After four years of carnage on a scale never seen before, the Great War came to an end on November 11th 1918, as a delegation of the German Empire signed the armistice in the Forest of Compiégne. But as the guns went silent on the western front, new conflicts had already started in the east.
One of US President Woodrow Wilson’s famous Fourteen Points, the American blueprint for world peace following the end of hostilities in Europe, was the resurrection of an independent Polish state. The ethnocultural mosaic in Central Eastern Europe made it impossible to draw up new borders which could please all parties. As a result, the newly recreated Polish state found itself fighting border skirmishes or outright wars with all its neighbors. The first hostilities were with the West Ukrainian People’s Republic over the city of Lwów on November 1st.
It was also here that the newly created Polish Air Force and the Polish 7th Air Escadrille, which in time would become the famous Kościuszko Squadron, saw its first battles.
The Poles had managed to take possession of some German and Austro-Hungarian planes earlier used in World War 1 but they needed more trained pilots than they had at their disposal. One of the solutions to the problem was to accept the offer by young idealistic American fighter pilots to serve as volunteers over the skies of Poland. The first eight of them arrived in late 1919, among them was 26 year old Merian C Cooper.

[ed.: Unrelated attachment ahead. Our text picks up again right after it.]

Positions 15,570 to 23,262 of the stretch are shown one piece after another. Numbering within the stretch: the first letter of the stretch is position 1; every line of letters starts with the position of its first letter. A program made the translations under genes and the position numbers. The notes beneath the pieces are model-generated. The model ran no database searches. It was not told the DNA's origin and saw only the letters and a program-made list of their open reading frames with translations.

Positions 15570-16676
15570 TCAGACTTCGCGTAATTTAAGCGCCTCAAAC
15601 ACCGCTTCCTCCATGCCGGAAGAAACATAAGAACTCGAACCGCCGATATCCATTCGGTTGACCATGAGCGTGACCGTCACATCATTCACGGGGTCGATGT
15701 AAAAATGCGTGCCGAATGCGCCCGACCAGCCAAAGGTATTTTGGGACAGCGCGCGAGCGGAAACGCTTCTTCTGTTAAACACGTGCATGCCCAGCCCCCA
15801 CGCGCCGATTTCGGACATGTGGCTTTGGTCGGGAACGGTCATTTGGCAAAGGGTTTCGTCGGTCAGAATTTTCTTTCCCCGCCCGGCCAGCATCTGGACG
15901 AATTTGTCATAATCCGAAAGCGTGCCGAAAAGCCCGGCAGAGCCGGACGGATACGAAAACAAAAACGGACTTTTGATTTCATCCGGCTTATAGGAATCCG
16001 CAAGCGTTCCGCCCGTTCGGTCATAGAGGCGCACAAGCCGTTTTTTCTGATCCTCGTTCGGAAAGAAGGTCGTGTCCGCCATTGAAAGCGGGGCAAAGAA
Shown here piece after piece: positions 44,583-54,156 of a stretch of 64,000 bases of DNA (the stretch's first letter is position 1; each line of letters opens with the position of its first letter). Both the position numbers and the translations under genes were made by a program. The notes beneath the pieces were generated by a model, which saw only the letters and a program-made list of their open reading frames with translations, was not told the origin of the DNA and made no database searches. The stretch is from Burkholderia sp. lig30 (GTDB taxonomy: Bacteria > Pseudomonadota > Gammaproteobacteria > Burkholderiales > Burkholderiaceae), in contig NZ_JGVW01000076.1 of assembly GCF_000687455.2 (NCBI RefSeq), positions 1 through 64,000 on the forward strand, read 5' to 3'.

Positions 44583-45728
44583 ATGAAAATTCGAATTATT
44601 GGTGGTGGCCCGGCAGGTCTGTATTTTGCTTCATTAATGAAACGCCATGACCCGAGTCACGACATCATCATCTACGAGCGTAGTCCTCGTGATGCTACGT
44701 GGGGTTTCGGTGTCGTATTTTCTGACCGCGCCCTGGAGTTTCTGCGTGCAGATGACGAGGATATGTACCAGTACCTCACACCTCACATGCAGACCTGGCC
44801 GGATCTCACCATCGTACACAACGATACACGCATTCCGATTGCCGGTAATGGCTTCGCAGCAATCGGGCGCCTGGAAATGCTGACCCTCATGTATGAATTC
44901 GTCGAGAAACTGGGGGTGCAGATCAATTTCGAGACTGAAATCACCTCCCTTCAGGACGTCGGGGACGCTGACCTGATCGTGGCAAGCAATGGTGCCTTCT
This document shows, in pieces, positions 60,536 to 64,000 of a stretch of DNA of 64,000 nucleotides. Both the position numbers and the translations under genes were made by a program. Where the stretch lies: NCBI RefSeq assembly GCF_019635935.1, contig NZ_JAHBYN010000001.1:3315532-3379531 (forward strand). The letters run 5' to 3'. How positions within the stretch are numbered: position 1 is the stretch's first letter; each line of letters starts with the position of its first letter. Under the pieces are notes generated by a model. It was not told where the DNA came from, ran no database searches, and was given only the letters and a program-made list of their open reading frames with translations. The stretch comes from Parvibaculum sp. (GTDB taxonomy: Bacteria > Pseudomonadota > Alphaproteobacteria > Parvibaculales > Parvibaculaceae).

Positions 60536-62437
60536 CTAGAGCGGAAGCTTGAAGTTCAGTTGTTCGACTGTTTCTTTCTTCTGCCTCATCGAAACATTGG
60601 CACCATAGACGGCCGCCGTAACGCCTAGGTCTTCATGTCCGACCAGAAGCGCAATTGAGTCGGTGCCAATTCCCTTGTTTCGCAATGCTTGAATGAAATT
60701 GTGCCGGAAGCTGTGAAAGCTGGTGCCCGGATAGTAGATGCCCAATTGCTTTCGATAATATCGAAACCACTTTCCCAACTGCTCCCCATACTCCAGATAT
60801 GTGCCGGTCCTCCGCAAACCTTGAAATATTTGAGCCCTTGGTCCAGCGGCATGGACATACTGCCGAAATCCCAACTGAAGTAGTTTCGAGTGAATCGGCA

Cooper had acquired a taste for adventure as a young boy, dreaming of becoming an explorer after having reading about colonial ventures in the jungles of Central Africa. In 1916, he joined the National Guard on an manhunt, south of the US border, for the Mexican revolutionary Pancho Villa. A year later, he found himself on the battlefront in France, serving as a pilot in the United States Army Air Service. True to form, for a man always seeking adventure, Cooper did not return to the US following the armistice, but moved to Poland and Lwów where he was put in charge of the humanitarian aid efforts, under the auspice of the American Food Administration.
The Polish-Ukrainian War had ended but peace did not return to Poland as a new conflict started with the Soviet Union in the spring of 1919. Cooper quickly realized that air power could give Poland a decisive advantage over the Soviet Union on the highly mobile war theatre in the east. After describing his plans to the Polish general, Tadeusz Jordan-Rozwadowski, Cooper was given an audience with the Polish head of state, Marshal Józef Piłsudski, who after some hesitation allowed him to form a squadron of American fliers.
The adventurer travelled to Paris, looking for American volunteers who had remained in France months after the armistice. There he ran into an old friend, Major Cedric Fauntleroy, who swiftly agreed to fight for Poland. The two men managed to convince another 6 American pilots to travel back to Poland with them, laying the foundation for the Kościuszko Squadron. More volunteers arrived in the coming weeks, bringing the number of Americans up to a total 21, plus a couple of Poles who also the squadron.
Major Fauntleroy, being the highest ranking officers, assumed the role of commander of the Squadron. Cooper was made second in command and the head of one of the squadrons two flights, named after the Polish American Revolutionary War hero, Count Kazimierz Pułaski. Cooper was, to a large degree motivated to come to Poland’s aid because of a desire to repay a debt to the motherland of Count Pułaski, who had fought together with Cooper’s Great Great Grandfather John against the British in the Battle of Savannah. According to family legends, it was John Cooper who carried his close friend, the mortally wounded Count Pulaski from the battlefield.